The objective of this Bring Your Own Experiment session is to demonstrate use of strain gages to measure circumferential strain on a soda can and to infer the internal pressure of the soda can using the stress-strain relationships for thin-walled pressure vessels. Students record transient change of the strain as they open a soda can. As a technical setup, a soda can, a strain gage module, and an Arduino Uno board are used. This experiment is conducted as a part of a junior-level engineering experimentation course in a technological university. Typical student numbers in this course are 30.
In the classroom activity, the students are given the following excerpt:
“You are a product-line engineer for a leading soda company. Recent failures in the product line required you to measure the pressure inside an arbitrary unopened soda can (pressurized). Your team identified a suitable sensor for this purpose: a strain gage mounted on the soda can. Your role will be to set up the experiment so that you can show the change in the soda can’s pressure while it is being opened.”
In this hands-on lab exercise, students work in teams of two students and prepare their own experimental setups. Students start the experiment by attaching a unilateral strain gage on a soda can (ideally circumferentially or longitudinally). Once the strain gage is fixed on the soda can in an orientation that enables directional strain measurements, students adjust a potentiometer in a Wheatstone bridge to create zero balance. The whole process of establishing a zero-balance bridge is a good learning exercise. Once this balance is achieved, students open the soda can and record the resulting voltage deflection. Next, students calculate the strain using the strain gage constitutive equation with the gage factor of the strain gage, the diameter of the soda can and its wall thickness. The calculated strain is converted to the internal pressure of the soda can, using equations for thin-walled pressure vessels. The students typically find a pressure in the range of 30-60 psig depending upon the brand and type of soda selected.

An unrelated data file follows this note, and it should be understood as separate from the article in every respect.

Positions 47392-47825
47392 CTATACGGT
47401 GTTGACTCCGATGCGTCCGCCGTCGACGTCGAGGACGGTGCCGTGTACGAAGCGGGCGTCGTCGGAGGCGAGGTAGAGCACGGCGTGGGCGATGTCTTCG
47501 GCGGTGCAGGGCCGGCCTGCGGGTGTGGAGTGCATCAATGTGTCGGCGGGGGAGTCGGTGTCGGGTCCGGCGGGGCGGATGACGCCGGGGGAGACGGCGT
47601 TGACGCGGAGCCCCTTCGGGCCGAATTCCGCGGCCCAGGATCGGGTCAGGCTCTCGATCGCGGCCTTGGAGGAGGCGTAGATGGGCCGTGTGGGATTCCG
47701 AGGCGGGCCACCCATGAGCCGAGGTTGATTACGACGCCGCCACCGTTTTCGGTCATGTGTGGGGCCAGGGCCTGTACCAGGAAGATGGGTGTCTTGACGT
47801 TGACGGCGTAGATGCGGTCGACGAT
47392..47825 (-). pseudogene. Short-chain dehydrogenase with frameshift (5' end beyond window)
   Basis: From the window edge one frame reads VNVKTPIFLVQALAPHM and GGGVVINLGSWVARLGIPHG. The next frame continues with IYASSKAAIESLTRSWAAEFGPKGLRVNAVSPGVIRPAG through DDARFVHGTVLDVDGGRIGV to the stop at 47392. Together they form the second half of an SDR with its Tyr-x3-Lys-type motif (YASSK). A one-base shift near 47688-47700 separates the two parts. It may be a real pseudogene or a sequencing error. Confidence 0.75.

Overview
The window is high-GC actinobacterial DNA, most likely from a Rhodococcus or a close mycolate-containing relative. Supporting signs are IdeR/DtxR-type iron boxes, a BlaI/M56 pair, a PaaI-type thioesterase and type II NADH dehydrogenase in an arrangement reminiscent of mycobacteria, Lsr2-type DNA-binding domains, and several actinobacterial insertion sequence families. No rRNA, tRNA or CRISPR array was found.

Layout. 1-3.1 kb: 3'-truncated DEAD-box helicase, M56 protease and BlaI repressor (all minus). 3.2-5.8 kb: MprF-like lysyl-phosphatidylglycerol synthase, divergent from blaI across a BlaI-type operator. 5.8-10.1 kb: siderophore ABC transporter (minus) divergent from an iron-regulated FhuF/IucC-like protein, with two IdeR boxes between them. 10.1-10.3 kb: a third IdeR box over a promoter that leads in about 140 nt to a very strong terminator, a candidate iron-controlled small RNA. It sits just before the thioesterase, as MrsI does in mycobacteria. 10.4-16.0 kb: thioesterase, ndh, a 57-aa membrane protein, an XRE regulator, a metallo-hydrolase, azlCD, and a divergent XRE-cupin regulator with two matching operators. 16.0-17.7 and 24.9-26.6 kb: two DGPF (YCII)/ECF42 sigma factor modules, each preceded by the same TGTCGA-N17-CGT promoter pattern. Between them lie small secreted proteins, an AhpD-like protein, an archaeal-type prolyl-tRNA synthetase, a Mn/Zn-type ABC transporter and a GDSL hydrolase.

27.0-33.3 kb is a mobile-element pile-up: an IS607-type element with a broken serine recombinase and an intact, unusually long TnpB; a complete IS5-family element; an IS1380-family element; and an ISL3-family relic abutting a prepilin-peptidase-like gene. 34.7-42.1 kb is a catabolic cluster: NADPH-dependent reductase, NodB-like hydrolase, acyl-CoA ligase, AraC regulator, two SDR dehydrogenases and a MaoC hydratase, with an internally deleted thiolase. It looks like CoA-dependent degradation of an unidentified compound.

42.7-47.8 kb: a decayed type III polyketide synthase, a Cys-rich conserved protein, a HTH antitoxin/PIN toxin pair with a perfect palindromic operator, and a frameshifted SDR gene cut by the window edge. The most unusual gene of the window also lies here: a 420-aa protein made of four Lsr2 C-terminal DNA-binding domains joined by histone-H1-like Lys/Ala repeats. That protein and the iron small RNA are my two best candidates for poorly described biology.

The deliverables of this experiment are a lab report that contains the following,
• Description of the experimental setup,
• Theoretical background of strain measurements,
• A graph that shows the change in the electric potential as the soda can is opened.
• Calculated strain and pressure from the recorded electric potential as a function of time.
• Final soda can gage pressure,
• Uncertainty analysis based upon the multiple measurements and conclusions.
This experiment is one of most engaging experiments students conduct within the class. Students attach strain gages on soda cans, connect strain gages to a Wheatstone bridge, and conduct a transient experiment to infer pressure. While they are exposed to the theory of strain gages in class, in this lab exercise they have the opportunity to use them. Students initially go through a learning curve setting up their experiments, after which most deliver a report with accurate data. A common mistake in the reports is due to unit conversions when students calculate the interior pressure using the strain data.
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